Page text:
Welch v. Walthall (CONSENT)

Filing 23

RMEMORANDUM OPINION AND ORDER Pursuant to the foregoing Memorandum Opinion, the Court grants Plaintiff's Motion for Summary Judgment (doc. 15 ); It is present intention of the Court to enter a final judgment on 12/10/08; The parties are Ordered to convene and jointly submit a final calculation of damages using 12/10/08 as the date of reference; The joint report shall be due on or before 12/8/08; Status Report due by 12/8/2008; If the parties are unable to reach an agreement as to the measu re of damages, then the Court will convene a hearing on 12/10/08 at 10:00 a.m.; The parties shall notify the Court on 12/8/08 whether a hearing will be necessary. Signed by Honorable Terry F. Moorer on 11/17/08. (Attachments: # 1 appeals checklist)(vma, )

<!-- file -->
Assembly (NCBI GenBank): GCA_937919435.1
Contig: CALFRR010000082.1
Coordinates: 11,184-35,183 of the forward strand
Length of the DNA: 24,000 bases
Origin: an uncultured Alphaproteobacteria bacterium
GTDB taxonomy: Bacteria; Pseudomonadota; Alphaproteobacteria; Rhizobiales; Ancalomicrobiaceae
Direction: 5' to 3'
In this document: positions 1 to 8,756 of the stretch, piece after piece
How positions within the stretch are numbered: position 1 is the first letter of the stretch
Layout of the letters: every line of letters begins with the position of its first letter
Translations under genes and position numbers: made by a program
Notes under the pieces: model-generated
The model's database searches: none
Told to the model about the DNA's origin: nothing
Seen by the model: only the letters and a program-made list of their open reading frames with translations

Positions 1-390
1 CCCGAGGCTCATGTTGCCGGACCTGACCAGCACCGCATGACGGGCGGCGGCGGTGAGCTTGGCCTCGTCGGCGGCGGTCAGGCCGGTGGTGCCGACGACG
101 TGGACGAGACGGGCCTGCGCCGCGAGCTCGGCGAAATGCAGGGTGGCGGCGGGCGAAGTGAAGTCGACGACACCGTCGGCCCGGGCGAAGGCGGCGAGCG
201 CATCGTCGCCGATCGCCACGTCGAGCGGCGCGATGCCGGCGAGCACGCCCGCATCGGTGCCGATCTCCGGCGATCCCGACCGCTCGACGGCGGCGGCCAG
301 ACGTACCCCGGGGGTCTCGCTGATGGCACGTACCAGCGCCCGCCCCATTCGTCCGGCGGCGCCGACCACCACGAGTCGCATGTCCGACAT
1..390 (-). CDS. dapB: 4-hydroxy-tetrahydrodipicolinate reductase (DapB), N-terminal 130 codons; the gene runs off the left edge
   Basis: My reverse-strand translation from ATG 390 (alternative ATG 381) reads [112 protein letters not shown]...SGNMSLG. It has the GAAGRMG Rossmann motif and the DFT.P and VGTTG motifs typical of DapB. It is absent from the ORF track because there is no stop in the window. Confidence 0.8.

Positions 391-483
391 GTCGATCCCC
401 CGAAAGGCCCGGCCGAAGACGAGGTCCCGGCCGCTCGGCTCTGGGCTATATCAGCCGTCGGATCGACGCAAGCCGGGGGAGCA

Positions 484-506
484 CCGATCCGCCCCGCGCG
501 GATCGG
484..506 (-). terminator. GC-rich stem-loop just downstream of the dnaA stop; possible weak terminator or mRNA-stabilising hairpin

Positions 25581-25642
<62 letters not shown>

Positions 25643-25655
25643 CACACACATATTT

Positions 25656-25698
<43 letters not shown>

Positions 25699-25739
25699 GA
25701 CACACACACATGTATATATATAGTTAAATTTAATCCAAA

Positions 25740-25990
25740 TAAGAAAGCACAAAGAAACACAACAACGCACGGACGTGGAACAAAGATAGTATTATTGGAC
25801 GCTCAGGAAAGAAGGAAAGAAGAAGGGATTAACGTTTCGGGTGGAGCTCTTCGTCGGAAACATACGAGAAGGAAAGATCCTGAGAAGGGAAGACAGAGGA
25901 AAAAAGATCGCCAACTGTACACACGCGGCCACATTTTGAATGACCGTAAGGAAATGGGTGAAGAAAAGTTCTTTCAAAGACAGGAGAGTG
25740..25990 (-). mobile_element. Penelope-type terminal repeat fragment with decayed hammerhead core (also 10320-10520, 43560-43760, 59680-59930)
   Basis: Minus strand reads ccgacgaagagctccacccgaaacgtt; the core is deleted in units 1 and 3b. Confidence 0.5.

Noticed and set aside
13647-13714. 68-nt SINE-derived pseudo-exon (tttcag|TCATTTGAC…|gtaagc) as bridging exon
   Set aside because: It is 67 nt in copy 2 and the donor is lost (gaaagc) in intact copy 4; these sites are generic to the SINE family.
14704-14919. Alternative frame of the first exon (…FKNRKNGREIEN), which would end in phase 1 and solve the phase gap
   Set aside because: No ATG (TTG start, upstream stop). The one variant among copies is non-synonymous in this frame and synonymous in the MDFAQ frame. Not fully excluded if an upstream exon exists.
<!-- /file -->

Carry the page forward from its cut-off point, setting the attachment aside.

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IN THE DISTRICT COURT OF THE UNITED STATES FOR THE MIDDLE DISTRICT OF ALABAMA NORTHERN DIVISION ELLA L. WELCH, Plaintiff, v. GEORGE P. WALTHALL, JR., Defendant. ) ) ) ) ) ) ) ) ) Case No. 2:08-cv-349-TFM MEMORANDUM OPINION AND ORDER This action is assigned to the undersigned magistrate judge to conduct all proceedings and order entry of judgment by consent of all the parties (Docs. 19, filed January 23, 2008) and 28 U.S.C. 636(c). Pending before the Court is Plaintiff's Motion for Summary Judgment (Doc. 15, filed September 8, 2008) and supporting documentation (Docs. 17 and 18). Taking into consideration the backdrop of controlling Alabama law, the Court GRANTS Plaintiff's Motion for Summary Judgment. I. PARTIES & JURISDICTION Plaintiff is Ella L. Welch ("Plaintiff" or "Welch") a resident of Biloxi, Mississippi. Defendant George P. Walthall, Jr. ("Walthall" or "Defendant") is a resident of Autauga County, Alabama which is located within the Middle District of Alabama The district court has subject matter jurisdiction over the claims in this action pursuant to pursuant to 28 U.S.C. 1332 (diversity jurisdiction). The parties do not contest personal Page 1 of 6 jurisdiction or venue, and there are adequate allegations to support both.1 II. SUMMARY JUDGEMENT STANDARD A party in a lawsuit may move a court to enter summary judgment before trial. FED. R. CIV. P. 56(a) and (b). Summary judgment is appropriate when the moving party establishes that there is no genuine issue of material fact and the moving party is entitled to judgment as a matter of law. FED. R. CIV. P. 56(c); Celotex Corp. v. Catrett, 477 U.S. 317, 322-24, 106 S.Ct. 2548, 91 L.Ed.2d 265 (1986); Gonzalez v. Lee County Housing Authority, 161 F.3d 1290, 1294 (11th Cir. 1998). "[T]he substantive law will identify which facts are material." Anderson v. Liberty Lobby, Inc., 477 U.S. 242, 248, 106 S.Ct. 2505, 2510, 91 L.Ed.2d 202 (1986). At the summary judgment juncture, the court does not "weigh the evidence and determine the truth of the matter," but solely "determine[s] whether there is a genuine issue for trial." Id. at 249. Only disputes about the material facts will preclude the granting of summary judgment. Id. at 249. A material fact is one "that might affect the outcome of the suit under governing law," and a dispute about a material fact is "genuine" "if the evidence is such that a reasonable jury could return a verdict for the nonmoving party." Id.; see also Slomcenski v. Citibank, N.A., 432 F.3d 1271, 1277 (11th Cir. 2005) (quoting Hudgens v. Bell Helicopters/Textron, 328 F.3d 1329, 1344-45 (11th Cir. 2003)) ("In In his answer Walthall makes the conclusory statement that this Court lacks jurisdiction because the action relates to a contract entered into by the parties in Autauga County. See Doc. 4. However, subsequent to his answer, Walthall admits the court has jurisdiction in his responses to Plaintiff's requests for admissions. See Doc. 15, "Requests for Admissions; Doc. 18, "Response to Request for Admissions." Further, the Court is satisfied that diversity jurisdiction has been established and that there is adequate support for both subject matter and personal jurisdiction. Page 2 of 6 1 determining whether an issue of fact is `genuine' for the purpose of defeating summary judgment, we ask whether the evidence is `such that a reasonable jury could return a verdict for the nonmoving party.'"). Thus, the initial burden of proof rests on the movant. Celotex, 477 U.S. at 325, 106 S.Ct. at 2554; Gonzalez, 161 F.3d at 1294. This burden is satisfied when the movant shows that if the evidentiary record were reduced to admissible evidence at trial, it would be insufficient to permit the non-movant from carrying its burden of proof. Celotex, 477 U.S. at 322-23; 106 S.Ct. at 2552-53. The admissibility of evidence is subject to the same standards and rules that govern admissibility of evidence at trial. Clemons v. Dougherty County, Georgia, 684 F.2d 1365, 1369 n.5 (11th Cir. 1982) (citing Pan-Islamic Trade Corp. v. Exxon Corp., 632 F.2d 539, 556 (5th Cir. 1980)). Once the movant meets its burden under Rule 56, the non-movant must designate specific facts showing there is a genuine issue for trial. Matsushita Elec. Indus. Co., Ltd. v. Zenith Radio Corp., 475 U.S. 574, 586-87, 106 S.Ct. 1348, 89 L.Ed.2d 538 (1986). Conclusory assertions, unsupported by specific facts, presented in affidavits opposing the motion for summary judgment are likewise insufficient to defeat a proper motion for summary judgment. Lejaun v. Nat'l Wildlife Federation, 497 U.S. 871, 888, 110 S.Ct. 3177, 111 L.Ed.2d 695 (1990); see also Holifield v. Reno, 115 F.3d 1555, 1564 n.6 (11th Cir. 1997) (conclusory assertions in absence of supporting evidence are insufficient to withstand summary judgment). The party opposing summary judgment must respond by setting forth specific evidence in the record and articulating the precise manner in which that evidence supports his or her claim, and my not rest upon the mere allegations or denials of the Page 3 of 6 pleadings. FED. R. CIV. P. 56(e); Johnson v. Board of Regents of University of Georgia, 263 F.3d 1234, 1264 (11th Cir. 2001). If the evidence is merely colorable or is not significantly probative, summary judgment may be granted. See Anderson, 477 U.S. at 249-50, 106 S.Ct. at 2511 (citations omitted). Thus, to avoid summary judgment, the nonmoving party "must do more than simply show that there is some metaphysical doubt as to the material facts." Matsushita Elec. Indus., 475 U.S. at 586 106 S.Ct. at 1356 (citations omitted). In determining whether a genuine issue for trial exists, the court must view all the evidence in the light most favorable to the nonmovant. McCormick v. City of Fort Lauderdale, 333 F.3d 1234, 1243 (11th Cir. 2003); Johnson, 263 F.3d at 1242-43. Further, "all justifiable inferences are to be drawn in [that party's] favor." Anderson, 477 U.S. at 255; 106 S.Ct. at 2513; see also McCormick, 333 F.3d at 1243 (the evidence and all reasonable inferences from the evidence must be viewed in the light most favorable to the nonmovant). If the non-moving party fails to make a showing sufficient to establish the existence of an element essential to its case on which it will bear the burden of proof at trial, summary judgment must be granted. Celotex, 477 U.S. at 322-23, 106 S.Ct. at 2552-53. In other words, summary judgment is proper after adequate time for discovery and upon motion against a party who fails to make a showing sufficient to establish the existence of an element essential to that party's case. Id. at 322, 106 S.Ct. at 2552. III. NATURE OF THE CASE AND DISCUSSION The underlying facts of this case are necessarily viewed in favor of the nonmovant defendant. On February 21, 2007, Walthall executed a promissory note and agreed to pay Page 4 of 6 Welch $200,000.00 plus interest at a rate of 7% per annum. See Doc. 15, Exhibit B. The promissory note provided for a three year term, but could be called at any time by giving a 90-day notice. On December 18, 2007, Welch called the note and demanded payment in full within 90 days. Walthall failed to comply. Consequently, Welch initiated this lawsuit on May 12, 2008. See Doc. 1. Welch filed her motion for summary judgment on September 8, 2008 and a brief in support on September 11, 2008. See Docs. 15 and 17. In the pending Motion for Summary Judgment, Welch asserts there is no dispute as to the material facts including the fact Walthall failed to pay as required under the terms of the note and further did not pay when the note was accelerated. See Doc. 17. Welch supplemented her motion for summary judgment with Walthall's responses to the request for admissions wherein he admits all the above. See Doc. 18. Walthall timely filed a response on September 29, 2008 and stated he does not dispute the facts or the principal amount of debt owed to Welch. See Doc. 19 at 1. Walthall only disputes the calculation of interest. Id. at 7. Walthall further states obtaining a judgment will further hinder his efforts to obtain other financing to repay the loan. Id. at 6. Welch replied on October 3, 2008 and stated she will accept Walthall's calculation of interest. See Doc. 20. She further avers that the consequences of judgement on the ability to refinance the debt are not valid grounds to deny or delay the granting of summary judgment. Id. The motion was fully submitted on October 6, 2008. Based on the motion and response, the only issue in dispute was the calculation of Page 5 of 6 interest. In its reply brief, Welch accepts Defendant's calculation of interest through September 29, 2008. See Doc. 20. As there are no facts in dispute, summary judgment is proper. IV. CONCLUSION Pursuant to the foregoing Memorandum Opinion, the Court grants Plaintiff's Motion for Summary Judgment (Doc. 15). It is present intention of the Court to enter a final judgment on December 10, 2008. The parties are ORDERED to convene and jointly submit a final calculation of damages using December 10, 2008 as the date of reference. The joint report shall be due on or before December 8, 2008. If the parties are unable to reach an agreement as to the measure of damages, then the Court will convene a hearing on December 10, 2008 at 10:00 a.m. The parties shall notify the Court on December 8, 2008 whether a hearing will be necessary. DONE this 17th day of November, 2008. /s/ Terry F. Moorer TERRY F. MOORER UNITED STATES MAGISTRATE JUDGE Page 6 of 6